Mr. Anderson’s awkward start

Posted by Fred Frailey
on Sunday, April 1, 2018

Richard H. Anderson has been sole CEO of Amtrak for three months. He’s a skilled airline guy who heads a public utility that has been largely rudderless since Graham Claytor retired a quarter century ago. He must be feeling as if he stepped into a time warp. Anderson goes to see his fellow CEOs at two Class I host railroads. They are dismissive. One tells him bluntly that Amtrak has a “broken business model.” The other simply calls Anderson’s company a “nuisance.”

Now imagine what Richard Anderson must think of the big railroads. At Delta, he had a rep of being smart, tough, and respected. The airline he ran dwarfs the Class Is. Airline safety cultures are the stuff of legend. In short order he watches his own engineer in Washington state and a CSX crew in South Carolina commit what will surely be called egregious safety violations. Both killed people and both were preventable by positive train control. But Amtrak didn’t have PTC installed on its engine in Washington state and the commuter line over which the wayward train operated had not cut in PTC in any case. What must Anderson be thinking of the railroad safety culture, including that of Amtrak? Damn little! is the obvious answer. He said as much when testifying recently that he might not run his trains next year on tracks not PTC-equipped.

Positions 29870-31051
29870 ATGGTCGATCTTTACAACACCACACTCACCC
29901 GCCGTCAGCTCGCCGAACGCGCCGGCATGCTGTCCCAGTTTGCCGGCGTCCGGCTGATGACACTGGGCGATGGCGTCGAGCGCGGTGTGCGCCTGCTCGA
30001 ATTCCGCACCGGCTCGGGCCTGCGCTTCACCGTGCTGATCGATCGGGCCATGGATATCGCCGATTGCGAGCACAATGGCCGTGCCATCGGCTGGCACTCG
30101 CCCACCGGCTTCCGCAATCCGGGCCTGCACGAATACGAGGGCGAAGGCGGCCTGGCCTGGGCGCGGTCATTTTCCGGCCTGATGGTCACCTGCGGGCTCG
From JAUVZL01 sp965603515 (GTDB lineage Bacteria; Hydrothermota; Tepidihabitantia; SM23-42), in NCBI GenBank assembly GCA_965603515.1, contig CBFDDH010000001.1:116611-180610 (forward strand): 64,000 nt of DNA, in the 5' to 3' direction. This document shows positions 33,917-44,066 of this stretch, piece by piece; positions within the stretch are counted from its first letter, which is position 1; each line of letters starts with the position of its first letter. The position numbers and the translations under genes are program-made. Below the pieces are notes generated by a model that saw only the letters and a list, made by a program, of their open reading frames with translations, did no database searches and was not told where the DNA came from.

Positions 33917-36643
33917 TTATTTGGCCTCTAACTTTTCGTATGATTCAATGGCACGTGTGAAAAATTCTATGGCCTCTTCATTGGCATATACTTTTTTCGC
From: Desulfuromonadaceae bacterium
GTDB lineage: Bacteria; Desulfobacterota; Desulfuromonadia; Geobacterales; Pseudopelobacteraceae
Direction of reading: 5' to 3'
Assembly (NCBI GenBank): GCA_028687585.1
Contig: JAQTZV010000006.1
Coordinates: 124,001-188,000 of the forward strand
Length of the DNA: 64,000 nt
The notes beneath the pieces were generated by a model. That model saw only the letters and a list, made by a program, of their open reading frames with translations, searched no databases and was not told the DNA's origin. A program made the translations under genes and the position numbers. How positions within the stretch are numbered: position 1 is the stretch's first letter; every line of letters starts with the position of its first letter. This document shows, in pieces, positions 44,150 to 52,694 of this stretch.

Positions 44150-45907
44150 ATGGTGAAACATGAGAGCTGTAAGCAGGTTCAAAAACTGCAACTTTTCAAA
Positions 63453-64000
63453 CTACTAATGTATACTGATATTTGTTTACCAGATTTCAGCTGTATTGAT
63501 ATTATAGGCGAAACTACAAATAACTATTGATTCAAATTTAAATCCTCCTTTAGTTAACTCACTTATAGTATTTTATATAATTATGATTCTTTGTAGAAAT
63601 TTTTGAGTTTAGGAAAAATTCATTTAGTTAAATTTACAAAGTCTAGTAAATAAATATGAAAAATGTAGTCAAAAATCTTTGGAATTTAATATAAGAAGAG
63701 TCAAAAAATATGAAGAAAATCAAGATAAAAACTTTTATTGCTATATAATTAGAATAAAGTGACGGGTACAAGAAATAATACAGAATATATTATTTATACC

So Anderson and the Class I railroads have problems with each other. Anderson also has problems with much of his largest constituency—his passengers. In rapid order Amtrak has eliminated its special discounts. No more student discount. No more senior discount. No more AAA discount. No more railfan (NARP) discount. No more veteran discount. Did I miss anything? Only the discount for the active-duty military survives (as it does on airlines). And with his concurrence Amtrak is ending all or almost all excursions and special trains and curtailing where private car owners can add and subtract their carriages from Amtrak trains.

Let’s see where this leaves us. A great swath of Amtrak passengers has had its nose twisted. A politically active group of customers, the private car owners, is in outrage at a policy instituted without (to my knowledge) any consultation. People are asking questions about this man. For instance, 11 brand new dining cars sit idle in Hialeah, Fla., while long distance passengers on two routes get fed crap. What’s up? The big railroads don’t talk nice to Richard Anderson and are probably perceived by him as dinosaurs. Everyone is confused. And he says nothing. Therefore, I have five words of friendly advice for Richard Anderson: Tell us where you’re going.—Fred W. Frailey

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